Departure of the emperor from Rome for a military campain (profectio). Relief A from Palazzo Cancelleria in Rome.
Luna marble. 81—96 CE.
H. 206 cm.
Rome, Vatican Museums, Gregorian Profane MuseumPhoto by Sergey Sosnovskiy

Departure of the emperor from Rome for a military campain (profectio). Relief A from Palazzo Cancelleria in Rome.

Luna marble. 81—96 CE.
H. 206 cm.

Rome, Vatican Museums, Gregorian Profane Museum
(Roma, Musei Vaticani, Museo gregoriano profano).

Renovation works in Palazzo Cancelleria (Cortile delle Corazze), 1937—1939.

The Cancelleria Reliefs

Two well-preserved marble reliefs (figs. 158—159) were discovered in 1937 and 1939 under the Palazzo della Cancelleria in Rome. The two panels, called the Cancelleria Reliefs because of their findspot, were found leaning against the walls of the republican Tomb of Aulus Hirtius. Their position suggests that they were deliberately discarded in what had become a dump by the late first century. The first major publication of the Cancelleria Reliefs was in 1945, and controversy still surrounds them. The date of their manufacture, the identity of their main protagonists, and the appearance of the building for which they were fashioned, continue to be debated. It seems best to present the traditional view and then dissenting opinions since there is little about the Cancelleria Reliefs that is incontrovertible.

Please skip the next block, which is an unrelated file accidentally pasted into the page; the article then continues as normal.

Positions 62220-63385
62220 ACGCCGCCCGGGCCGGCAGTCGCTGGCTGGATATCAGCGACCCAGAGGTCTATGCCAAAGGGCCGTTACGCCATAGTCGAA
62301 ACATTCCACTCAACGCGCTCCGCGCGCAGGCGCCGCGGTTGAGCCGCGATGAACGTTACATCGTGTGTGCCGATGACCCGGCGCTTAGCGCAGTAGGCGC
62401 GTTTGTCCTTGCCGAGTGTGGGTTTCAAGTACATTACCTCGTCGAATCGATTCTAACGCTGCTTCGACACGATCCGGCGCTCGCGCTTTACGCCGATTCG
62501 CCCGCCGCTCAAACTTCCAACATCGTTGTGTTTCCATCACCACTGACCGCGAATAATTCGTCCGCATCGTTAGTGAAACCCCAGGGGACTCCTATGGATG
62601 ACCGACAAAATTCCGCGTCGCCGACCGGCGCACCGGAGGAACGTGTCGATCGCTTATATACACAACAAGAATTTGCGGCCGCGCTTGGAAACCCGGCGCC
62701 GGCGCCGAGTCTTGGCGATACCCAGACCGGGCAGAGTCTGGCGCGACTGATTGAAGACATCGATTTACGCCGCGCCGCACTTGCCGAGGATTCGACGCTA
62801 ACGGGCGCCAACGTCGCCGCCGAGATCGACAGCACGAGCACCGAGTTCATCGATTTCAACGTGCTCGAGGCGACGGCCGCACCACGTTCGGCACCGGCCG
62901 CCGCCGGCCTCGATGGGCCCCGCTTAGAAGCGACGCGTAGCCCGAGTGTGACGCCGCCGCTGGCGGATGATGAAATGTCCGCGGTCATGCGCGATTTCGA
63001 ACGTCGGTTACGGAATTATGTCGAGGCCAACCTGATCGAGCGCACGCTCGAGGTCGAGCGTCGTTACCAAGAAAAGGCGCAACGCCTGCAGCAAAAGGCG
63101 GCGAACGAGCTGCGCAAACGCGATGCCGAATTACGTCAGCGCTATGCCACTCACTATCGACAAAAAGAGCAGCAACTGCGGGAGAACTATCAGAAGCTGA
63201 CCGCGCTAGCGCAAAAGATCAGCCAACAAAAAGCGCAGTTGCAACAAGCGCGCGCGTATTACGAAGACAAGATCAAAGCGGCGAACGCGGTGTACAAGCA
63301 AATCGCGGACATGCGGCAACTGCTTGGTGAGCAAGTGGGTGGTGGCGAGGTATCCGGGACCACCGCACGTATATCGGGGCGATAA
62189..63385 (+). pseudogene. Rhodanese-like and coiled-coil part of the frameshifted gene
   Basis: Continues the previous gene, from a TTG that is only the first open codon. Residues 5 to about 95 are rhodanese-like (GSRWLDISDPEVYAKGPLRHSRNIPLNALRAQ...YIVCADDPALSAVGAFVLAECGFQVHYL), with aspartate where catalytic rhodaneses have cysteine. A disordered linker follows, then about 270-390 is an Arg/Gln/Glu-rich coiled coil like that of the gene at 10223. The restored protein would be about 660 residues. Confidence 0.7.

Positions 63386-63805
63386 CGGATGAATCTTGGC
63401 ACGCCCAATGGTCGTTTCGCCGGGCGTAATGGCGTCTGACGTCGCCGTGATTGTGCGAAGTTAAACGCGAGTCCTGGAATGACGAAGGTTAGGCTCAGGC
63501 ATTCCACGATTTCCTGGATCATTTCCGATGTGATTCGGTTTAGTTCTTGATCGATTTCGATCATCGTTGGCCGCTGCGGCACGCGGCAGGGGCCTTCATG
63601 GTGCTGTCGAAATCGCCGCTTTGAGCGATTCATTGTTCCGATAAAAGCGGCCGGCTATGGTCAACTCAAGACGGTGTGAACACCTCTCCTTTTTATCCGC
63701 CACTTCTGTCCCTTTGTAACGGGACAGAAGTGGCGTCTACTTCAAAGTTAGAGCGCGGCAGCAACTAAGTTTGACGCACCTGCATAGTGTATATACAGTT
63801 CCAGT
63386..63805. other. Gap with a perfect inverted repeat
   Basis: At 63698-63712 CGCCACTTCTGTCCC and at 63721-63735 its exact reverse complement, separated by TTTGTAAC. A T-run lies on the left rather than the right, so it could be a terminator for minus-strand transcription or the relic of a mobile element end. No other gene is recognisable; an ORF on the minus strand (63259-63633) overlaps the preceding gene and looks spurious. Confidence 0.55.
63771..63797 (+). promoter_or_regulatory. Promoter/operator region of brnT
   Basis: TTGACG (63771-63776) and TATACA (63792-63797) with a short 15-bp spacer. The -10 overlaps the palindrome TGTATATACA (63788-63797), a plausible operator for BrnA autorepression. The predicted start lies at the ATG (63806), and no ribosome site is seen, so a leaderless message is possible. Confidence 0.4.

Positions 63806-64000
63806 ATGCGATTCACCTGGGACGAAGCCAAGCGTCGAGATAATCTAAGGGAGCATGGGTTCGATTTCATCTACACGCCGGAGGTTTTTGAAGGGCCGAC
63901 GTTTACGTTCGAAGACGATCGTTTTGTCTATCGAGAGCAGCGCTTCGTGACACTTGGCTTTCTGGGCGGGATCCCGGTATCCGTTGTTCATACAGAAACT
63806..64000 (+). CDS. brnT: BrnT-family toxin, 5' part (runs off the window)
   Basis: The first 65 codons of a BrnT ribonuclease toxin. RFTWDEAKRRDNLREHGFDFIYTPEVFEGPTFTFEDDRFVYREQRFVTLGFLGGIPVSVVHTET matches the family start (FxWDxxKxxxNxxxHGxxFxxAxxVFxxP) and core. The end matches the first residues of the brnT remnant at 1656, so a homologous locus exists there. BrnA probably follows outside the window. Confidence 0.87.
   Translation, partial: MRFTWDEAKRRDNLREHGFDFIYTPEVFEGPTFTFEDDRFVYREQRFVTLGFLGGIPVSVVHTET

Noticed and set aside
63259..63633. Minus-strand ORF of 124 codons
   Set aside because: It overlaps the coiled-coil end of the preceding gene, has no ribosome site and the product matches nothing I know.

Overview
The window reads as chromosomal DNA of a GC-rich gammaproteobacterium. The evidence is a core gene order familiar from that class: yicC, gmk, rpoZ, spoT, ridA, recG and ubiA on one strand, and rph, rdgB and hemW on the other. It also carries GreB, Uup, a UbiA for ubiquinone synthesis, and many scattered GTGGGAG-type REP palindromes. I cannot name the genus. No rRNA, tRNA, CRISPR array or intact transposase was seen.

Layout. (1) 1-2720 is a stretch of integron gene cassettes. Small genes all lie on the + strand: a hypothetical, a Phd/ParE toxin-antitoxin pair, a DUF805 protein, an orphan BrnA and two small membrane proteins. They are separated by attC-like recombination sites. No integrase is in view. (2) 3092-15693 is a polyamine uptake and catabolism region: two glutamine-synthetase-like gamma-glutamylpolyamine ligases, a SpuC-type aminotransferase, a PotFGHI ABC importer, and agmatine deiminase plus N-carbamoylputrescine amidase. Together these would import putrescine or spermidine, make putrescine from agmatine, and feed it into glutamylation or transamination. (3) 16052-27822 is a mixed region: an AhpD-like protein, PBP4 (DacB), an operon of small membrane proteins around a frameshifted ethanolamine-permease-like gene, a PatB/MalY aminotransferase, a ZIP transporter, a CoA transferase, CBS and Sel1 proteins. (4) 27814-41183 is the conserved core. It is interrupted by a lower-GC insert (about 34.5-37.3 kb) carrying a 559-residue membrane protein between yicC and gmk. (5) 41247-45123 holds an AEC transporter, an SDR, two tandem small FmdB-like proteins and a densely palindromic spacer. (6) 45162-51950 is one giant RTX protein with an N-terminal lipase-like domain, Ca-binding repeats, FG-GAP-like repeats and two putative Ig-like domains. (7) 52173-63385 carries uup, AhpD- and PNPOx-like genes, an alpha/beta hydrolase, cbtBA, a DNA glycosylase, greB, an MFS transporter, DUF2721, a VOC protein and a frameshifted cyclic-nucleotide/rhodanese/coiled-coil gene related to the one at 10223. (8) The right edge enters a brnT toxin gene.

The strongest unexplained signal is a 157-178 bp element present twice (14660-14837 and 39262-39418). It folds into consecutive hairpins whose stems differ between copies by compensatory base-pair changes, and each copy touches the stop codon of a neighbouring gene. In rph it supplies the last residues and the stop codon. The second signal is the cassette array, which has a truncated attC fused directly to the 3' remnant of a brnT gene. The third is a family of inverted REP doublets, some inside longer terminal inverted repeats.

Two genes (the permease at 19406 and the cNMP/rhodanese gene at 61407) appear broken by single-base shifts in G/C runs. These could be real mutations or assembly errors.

The style of the Cancelleria Reliefs is classicizing. The figures are depicted in two relief planes: high relief in the foreground and relatively low relief in the background. The background is completely blank; there are no landscape or architectural elements. Although the bodies of the figures are often represented in frontal or three-quarter views, the heads are always in profile or three-quarter view. As in the two great panels from the Arch of Titus, the heads of the figures do not reach to the top of the frieze, although in the panel that is known as frieze B, the heads of the divinities and personifications in the lower relief tier are higher than those in the foreground.